Young People and Politics

This research strand aims to tackle youth disengagement in politics.

Young people walking

Led by Dr James Weinberg, Lead Fellow of the All-Party Parliamentary Group for Democratic Participation, this research has identified gaps in citizenship education policy implementation and highlighted changing points of emphasis or values within the curriculum.

It has formed the focus of professional debates across networks forged in academia and the third sector, as well as parliamentary inquiries.

The research has been fed into the policy-making process at the highest levels through secondments within the Department for Education and No.10 and through significant engagement with cross-party parliamentary groups and select committees, along with establishing a number of strong working partnerships with parliamentarians, HE and secondary school institutions, and education leaders in the third sector.

Research outputs

A key project carried out in this strand focused on the practice and politics of citizenship education in UK schools, which has resulted in an article published in the UK’s leading education research journal. This study interrogated teachers' understanding of, opinions on, and preparedness for the delivery of citizenship education. Dr James Weinberg worked with institutional partners to gain access to 110 teachers from more than 60 schools across England and Wales. This rigorous mixed-methods study gathered quantitative survey data from participants as well as a rich body of qualitative data from focus groups.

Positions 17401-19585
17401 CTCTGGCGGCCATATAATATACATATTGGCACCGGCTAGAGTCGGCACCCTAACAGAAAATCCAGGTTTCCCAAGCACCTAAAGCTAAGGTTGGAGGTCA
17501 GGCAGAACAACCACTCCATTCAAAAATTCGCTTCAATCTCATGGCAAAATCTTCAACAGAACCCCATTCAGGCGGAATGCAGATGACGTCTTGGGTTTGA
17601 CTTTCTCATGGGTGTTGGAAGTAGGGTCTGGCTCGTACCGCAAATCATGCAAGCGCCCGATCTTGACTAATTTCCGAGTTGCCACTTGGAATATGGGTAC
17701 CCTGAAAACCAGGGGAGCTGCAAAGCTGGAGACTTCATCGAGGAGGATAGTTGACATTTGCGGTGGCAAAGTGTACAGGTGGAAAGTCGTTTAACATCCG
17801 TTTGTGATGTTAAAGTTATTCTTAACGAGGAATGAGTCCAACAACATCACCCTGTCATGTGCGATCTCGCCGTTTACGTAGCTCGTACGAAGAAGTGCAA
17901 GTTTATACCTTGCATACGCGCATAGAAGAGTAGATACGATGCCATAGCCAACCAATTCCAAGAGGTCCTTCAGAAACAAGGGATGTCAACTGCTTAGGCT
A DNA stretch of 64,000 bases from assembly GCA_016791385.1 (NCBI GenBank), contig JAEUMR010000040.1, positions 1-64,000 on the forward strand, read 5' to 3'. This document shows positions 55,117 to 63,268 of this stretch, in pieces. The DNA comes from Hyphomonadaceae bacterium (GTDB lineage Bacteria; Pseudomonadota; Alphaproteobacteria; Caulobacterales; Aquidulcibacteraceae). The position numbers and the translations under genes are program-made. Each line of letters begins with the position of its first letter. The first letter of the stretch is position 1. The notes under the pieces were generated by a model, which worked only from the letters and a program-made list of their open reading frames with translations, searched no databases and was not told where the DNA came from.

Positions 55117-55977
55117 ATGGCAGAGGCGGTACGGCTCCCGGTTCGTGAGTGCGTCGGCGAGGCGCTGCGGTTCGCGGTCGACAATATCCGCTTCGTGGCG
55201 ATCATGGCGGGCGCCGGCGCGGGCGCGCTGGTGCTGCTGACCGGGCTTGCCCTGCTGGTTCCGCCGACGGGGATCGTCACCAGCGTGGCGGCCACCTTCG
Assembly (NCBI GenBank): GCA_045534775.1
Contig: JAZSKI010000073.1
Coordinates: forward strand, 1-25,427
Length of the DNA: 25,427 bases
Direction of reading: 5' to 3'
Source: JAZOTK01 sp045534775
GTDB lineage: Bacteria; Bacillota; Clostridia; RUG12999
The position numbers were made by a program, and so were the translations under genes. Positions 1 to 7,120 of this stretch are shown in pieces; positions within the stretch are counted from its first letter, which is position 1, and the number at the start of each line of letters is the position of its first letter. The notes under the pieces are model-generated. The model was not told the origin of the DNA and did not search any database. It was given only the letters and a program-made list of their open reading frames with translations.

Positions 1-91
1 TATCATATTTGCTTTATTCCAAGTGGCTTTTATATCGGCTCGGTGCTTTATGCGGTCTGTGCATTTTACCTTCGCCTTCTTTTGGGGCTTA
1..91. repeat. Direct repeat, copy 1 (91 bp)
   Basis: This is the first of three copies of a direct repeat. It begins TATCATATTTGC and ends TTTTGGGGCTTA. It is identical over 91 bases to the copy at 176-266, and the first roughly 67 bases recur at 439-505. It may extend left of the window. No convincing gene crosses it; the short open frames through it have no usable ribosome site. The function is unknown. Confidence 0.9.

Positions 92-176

Drawing on focus group data collected by Dr James Weinberg in the summer of 2018, as well as available documentation recorded by Hansard Society online, his latest paper interrogates the role of the House of Lord’s select committee on citizenship and civic engagement in setting the agenda for evidence-based policy in the area of citizenship education. Using innovative quantitative methodologies that allow text to be mined in-depth as statistical data, Weinberg et al. find (a) the House of Lord’s committee reflect the views and opinions of both policy stakeholders and policy recipients in their report in a way that Government documents do not, and that (b) the Government promotes an individualistic, character-based agenda on citizenship education that is neither current nor supported in the minds of third sector experts, academics, or those on the frontline of school delivery of the subject.